Cardiac disease is a primary cause of human death and disability. Nearly everyone suspected of cardiac disease is imaged by echocardiography, i.e., cardiac ultrasound, "echo". Complete evaluation of cardiac anatomy including chambers, valves and function is a complex, costly test requiring lengthy training to perform/interpret.
We envision a “basic echo” performed by a lightly-trained user on inexpensive, portable equipment, to focus on LVEF. AI would assist the user to obtain high-quality images by providing immediate feedback as the user sweeps the probe over the chest, identifying when they reach the correct probe position. Then AI would automatically compute LVEF from images obtained at this location.
Wrist and elbow fractures in children are currently examined using x-rays. The actual occurrence of fractures is rare but children are still exposed to radiation. Ultrasound (US) is a safe, cost-effective, and portable alternative to x-rays. It is also highly sensitive in visualizing cortical disruption. With the advent of handheld ultrasound devices like Lumify, V-Scan, and Clarius, ultrasound is even more portable making it ideally suited for use in pediatric emergency departments. However, the effectiveness of such ultrasound-based examination depends heavily on image quality and sonographer expertise which is required both in acquiring and interpreting the image. We aim to improve the image quality of wrist images and to provide an AI tool for automated image analysis that could be used to detect fractures quickly and accurately in emergency triage.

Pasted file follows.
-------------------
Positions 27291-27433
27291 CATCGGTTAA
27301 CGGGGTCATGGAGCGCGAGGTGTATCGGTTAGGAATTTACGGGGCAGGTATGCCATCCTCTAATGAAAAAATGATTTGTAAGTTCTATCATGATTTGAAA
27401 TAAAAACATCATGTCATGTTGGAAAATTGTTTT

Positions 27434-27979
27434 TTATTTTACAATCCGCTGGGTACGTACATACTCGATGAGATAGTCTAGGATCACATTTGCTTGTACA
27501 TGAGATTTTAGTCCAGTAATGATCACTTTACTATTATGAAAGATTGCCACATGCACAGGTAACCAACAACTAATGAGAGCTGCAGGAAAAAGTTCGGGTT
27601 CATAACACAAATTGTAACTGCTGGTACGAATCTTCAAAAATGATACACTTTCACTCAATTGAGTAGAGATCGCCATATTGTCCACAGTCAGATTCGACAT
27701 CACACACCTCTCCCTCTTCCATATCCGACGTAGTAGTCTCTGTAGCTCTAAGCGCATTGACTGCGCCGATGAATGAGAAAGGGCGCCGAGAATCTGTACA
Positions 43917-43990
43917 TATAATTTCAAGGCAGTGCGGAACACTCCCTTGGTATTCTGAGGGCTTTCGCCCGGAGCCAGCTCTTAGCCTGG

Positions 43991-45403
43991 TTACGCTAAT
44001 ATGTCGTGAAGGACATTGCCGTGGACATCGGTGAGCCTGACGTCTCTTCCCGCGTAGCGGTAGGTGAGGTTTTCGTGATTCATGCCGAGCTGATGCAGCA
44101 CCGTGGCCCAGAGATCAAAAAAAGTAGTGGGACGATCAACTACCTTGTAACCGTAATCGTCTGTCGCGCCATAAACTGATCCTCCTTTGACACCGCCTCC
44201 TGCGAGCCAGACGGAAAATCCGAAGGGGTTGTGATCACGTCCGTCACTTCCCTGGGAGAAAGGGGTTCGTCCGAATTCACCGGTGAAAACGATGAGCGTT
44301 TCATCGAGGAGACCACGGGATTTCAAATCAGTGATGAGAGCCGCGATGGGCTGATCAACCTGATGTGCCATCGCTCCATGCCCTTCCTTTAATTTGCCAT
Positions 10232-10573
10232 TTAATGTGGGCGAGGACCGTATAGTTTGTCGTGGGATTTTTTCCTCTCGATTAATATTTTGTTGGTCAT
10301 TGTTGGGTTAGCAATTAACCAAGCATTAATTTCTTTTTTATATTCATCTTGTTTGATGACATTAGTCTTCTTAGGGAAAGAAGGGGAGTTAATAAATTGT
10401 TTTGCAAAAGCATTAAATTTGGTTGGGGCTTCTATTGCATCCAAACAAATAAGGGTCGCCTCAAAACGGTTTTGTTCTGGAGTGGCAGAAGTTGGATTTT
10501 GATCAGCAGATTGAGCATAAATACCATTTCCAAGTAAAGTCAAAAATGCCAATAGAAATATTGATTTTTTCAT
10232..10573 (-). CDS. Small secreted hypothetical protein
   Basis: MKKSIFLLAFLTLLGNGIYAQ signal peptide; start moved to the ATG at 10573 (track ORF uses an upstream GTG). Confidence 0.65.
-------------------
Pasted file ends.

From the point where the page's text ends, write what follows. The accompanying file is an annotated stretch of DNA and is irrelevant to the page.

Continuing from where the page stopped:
Early diagnosis of Developmental Dysplasia of Hip (DDH) using ultrasound can result in simpler and more effective treatment options. However, universal screening programs using ultrasound examinations are often criticized for overdiagnosis and lack of reliability since its interpretation is manual and subjective. With our industrial collaborator MEDO.ai Inc, we have developed the world's first AI tool for automatically diagnosing DDH from ultrasound scans. Currently, we aim to expand our AI analysis to scans acquired from handheld ultrasound probes that are low-cost and pocket-sized. Using AI, we aim to enhance the quality of images acquired from these devices and apply geometric deep learning techniques on surface models of various hip structures to understand the development of normal and abnormal hips.